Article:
The US Food and Drug Administration’s (FDA) difficulties in approving generic versions of complex products were front and center in Commissioner Scott Gottlieb’s comments at FDA’s Generic Drug Science Day on Tuesday.
Complex generic drugs – often declared complex because of their unique formulations (such as ophthalmic suspensions like with Allergan’s Restasis (cyclosporine), gels or others like Janssen’s chemotherapy Doxil), active ingredients (including peptides or polymeric compounds), routes of delivery (i.e. inhaled drugs like GlaxoSmithKline’s Advair) or drug-device combo products (i.e., why is there only an authorized generic for Mylan’s EpiPen?) – can be especially hard for the agency to approve.
In some cases, Gottlieb noted, traditional bioequivalence and bioavailability studies are not adequate to support approval, while in others, there may not be adequate scientific principles to reliably measure all of a treatment’s local effects.
As part of efforts to help speed approvals of complex generics and building off the release of product-specific guidance for companies and the approval of Mylan’s first generic version of Copaxone (glatiramer acetate injection), Gottlieb said FDA is working to finalize draft guidance released in January on referencing approved drugs in abbreviated new drug application (ANDA) submissions.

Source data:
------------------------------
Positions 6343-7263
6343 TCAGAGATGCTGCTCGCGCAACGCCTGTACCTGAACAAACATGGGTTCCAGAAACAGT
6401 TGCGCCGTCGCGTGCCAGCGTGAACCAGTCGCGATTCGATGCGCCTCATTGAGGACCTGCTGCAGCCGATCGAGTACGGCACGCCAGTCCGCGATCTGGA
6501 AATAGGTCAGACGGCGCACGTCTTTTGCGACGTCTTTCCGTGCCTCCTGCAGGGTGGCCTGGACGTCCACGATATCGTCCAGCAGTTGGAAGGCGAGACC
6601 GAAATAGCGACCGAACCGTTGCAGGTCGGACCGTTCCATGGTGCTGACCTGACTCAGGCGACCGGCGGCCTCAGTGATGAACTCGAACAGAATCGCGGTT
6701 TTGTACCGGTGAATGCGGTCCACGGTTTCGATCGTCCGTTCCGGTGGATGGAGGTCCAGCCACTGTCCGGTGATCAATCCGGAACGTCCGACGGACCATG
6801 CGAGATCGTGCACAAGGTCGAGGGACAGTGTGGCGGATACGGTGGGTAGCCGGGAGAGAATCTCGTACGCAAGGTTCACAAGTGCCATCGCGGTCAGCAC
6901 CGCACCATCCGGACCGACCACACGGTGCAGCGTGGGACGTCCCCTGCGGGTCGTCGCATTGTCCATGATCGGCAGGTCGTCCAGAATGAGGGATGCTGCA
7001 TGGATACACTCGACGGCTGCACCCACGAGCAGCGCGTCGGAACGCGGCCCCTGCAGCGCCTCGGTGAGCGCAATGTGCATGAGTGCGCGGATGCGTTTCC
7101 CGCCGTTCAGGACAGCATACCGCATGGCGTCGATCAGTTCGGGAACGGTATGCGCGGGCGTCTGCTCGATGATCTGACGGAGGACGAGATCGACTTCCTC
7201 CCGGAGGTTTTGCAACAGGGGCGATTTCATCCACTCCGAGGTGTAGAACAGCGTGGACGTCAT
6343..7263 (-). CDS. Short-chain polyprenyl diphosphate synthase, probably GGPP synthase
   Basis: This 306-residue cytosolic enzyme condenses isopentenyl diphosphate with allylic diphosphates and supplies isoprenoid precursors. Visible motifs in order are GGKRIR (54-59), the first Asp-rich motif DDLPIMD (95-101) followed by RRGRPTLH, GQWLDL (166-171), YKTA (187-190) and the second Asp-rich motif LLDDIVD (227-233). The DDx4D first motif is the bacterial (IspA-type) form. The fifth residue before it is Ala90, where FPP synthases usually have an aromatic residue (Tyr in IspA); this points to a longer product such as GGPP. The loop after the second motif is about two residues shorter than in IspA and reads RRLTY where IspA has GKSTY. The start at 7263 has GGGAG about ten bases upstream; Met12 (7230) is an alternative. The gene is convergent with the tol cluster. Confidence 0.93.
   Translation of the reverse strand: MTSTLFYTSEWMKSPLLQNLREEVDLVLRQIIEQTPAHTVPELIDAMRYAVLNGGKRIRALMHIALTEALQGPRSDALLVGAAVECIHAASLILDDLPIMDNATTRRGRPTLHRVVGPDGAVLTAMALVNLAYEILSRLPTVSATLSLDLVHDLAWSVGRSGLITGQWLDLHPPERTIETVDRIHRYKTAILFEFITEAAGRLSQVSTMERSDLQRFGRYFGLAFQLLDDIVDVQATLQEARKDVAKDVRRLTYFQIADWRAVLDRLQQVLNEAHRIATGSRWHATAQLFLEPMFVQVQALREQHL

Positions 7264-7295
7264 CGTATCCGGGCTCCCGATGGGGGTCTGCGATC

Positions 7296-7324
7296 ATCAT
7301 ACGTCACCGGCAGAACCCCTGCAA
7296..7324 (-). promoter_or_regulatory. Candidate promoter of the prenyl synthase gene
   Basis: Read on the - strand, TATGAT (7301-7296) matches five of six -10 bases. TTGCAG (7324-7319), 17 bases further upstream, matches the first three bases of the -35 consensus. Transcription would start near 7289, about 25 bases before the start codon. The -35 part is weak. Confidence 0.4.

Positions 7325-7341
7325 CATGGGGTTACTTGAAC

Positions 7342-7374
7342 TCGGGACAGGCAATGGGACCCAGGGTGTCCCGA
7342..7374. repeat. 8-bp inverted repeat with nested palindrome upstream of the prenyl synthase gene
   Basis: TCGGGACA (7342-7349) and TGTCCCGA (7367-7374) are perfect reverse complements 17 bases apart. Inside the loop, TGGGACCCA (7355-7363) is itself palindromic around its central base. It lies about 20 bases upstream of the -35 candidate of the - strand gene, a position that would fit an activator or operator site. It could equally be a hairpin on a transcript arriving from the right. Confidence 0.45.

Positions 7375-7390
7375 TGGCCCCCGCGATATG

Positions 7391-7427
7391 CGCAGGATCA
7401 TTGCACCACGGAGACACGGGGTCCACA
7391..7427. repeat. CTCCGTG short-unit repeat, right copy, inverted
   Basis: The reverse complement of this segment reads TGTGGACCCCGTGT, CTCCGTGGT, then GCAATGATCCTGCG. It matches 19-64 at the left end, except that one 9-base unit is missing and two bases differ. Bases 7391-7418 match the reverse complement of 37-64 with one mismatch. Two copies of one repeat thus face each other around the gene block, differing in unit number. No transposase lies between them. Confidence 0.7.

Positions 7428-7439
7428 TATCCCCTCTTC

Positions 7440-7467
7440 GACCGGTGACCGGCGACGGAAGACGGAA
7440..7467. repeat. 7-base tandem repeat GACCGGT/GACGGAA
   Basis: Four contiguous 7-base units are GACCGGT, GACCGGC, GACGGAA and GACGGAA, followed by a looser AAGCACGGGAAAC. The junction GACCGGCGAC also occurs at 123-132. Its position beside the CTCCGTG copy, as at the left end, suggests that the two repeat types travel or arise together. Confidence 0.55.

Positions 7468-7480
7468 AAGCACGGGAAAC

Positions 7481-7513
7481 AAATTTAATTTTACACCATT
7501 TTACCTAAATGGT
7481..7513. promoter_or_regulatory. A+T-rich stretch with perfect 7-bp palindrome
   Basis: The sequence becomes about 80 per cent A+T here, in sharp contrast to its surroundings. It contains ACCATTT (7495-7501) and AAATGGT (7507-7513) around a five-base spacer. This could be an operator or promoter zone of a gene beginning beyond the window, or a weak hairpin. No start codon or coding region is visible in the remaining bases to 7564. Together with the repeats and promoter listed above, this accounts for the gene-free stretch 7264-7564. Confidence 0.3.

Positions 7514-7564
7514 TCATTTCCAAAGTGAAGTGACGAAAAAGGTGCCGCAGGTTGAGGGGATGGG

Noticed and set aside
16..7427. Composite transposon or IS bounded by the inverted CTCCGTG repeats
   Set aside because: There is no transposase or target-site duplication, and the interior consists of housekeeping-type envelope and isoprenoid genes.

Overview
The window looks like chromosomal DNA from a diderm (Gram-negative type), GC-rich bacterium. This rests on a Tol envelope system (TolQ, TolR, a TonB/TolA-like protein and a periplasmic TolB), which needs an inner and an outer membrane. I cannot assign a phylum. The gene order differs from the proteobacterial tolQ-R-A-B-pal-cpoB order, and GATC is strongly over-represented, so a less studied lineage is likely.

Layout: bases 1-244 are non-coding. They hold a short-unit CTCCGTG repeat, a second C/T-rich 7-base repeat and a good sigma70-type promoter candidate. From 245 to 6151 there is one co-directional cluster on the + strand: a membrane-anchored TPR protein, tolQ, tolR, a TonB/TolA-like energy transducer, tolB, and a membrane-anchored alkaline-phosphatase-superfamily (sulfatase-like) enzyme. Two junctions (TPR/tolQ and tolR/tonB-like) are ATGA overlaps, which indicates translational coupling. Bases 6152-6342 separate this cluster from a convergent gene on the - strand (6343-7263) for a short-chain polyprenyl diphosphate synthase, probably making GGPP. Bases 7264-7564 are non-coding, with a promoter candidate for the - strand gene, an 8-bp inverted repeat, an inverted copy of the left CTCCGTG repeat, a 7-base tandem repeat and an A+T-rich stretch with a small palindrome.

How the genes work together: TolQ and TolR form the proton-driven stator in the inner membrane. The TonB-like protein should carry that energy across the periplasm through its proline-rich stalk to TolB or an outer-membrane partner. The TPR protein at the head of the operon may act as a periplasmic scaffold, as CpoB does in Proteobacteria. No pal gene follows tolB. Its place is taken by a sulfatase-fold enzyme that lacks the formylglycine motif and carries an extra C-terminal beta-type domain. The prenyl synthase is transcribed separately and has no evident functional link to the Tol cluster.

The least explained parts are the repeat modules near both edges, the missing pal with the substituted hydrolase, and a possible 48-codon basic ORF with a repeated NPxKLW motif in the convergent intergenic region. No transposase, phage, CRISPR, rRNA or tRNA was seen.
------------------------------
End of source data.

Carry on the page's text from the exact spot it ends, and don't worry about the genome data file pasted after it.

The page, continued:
"The guidance lays out how generic applicants should consider when design differences between a generic version of a branded drug could impact the clinical effect or safety profile of the generic product, and thus the substitutability of the generic medicine," Gottlieb said. "The final guidance clarifies new policies related to these situations. This includes a principle we’re setting out that allows a generic product to have certain labeling differences from the branded product – if such labeling changes stem from permitted design differences."
As the US waits for generic and less expensive versions of Restasis, Advair, Pfizer’s blockbuster cream Premarin, Shire’s ulcerative colitis treatment Lialda (mesalamine), Merck’s near-blockbuster NuvaRing and Jazz Pharmaceuticals’ sleep disorder treatment Xyrem (sodium oxybate), Gottlieb said FDA is also developing guidance "with the aim of clarifying ‘sameness’ requirements for ANDAs. We believe that guidance in this area may be particularly helpful for complex generics, including drug-device combination products."
In October, FDA also released draft guidance on ANDAs for certain highly purified synthetic peptide drug products.
But each product can have a unique situation, and companies such as Allergan, will continue submitting citizen petitions to raise questions with FDA regarding its approval of complex generics.
Remarks by Dr. Gottlieb at FDA's Generic Drug Science Day
Product-Specific Guidances for Generic Drug Development
New Insights for Product Development and Bioequivalence Assessments of Generic Orally Inhaled and Nasal Drug Products
Demonstrating Equivalence of Generic Complex Drug Substances and Formulations